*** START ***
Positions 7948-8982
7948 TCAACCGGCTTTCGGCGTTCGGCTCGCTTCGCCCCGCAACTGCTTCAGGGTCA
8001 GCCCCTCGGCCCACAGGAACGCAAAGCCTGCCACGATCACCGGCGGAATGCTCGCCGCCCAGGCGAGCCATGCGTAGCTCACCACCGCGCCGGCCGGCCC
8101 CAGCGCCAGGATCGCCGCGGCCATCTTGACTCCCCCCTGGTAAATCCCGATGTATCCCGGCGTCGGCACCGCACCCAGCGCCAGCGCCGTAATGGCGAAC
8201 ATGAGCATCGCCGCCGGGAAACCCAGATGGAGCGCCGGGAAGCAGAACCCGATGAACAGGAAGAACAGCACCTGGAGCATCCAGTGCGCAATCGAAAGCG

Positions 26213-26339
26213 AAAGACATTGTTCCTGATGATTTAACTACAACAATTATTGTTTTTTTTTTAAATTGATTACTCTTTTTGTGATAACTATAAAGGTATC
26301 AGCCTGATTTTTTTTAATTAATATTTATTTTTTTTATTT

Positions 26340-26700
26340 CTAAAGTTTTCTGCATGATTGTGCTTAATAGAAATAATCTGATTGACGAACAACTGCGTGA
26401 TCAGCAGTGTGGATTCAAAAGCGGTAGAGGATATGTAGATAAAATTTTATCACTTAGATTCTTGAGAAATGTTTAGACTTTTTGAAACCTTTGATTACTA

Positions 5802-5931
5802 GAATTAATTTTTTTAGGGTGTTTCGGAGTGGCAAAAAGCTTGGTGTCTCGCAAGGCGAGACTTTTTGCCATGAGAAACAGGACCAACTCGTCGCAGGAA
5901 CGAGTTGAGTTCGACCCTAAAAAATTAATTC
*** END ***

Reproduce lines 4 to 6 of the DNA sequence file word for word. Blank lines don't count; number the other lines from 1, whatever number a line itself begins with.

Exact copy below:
8101 CAGCGCCAGGATCGCCGCGGCCATCTTGACTCCCCCCTGGTAAATCCCGATGTATCCCGGCGTCGGCACCGCACCCAGCGCCAGCGCCGTAATGGCGAAC
8201 ATGAGCATCGCCGCCGGGAAACCCAGATGGAGCGCCGGGAAGCAGAACCCGATGAACAGGAAGAACAGCACCTGGAGCATCCAGTGCGCAATCGAAAGCG

Positions 26213-26339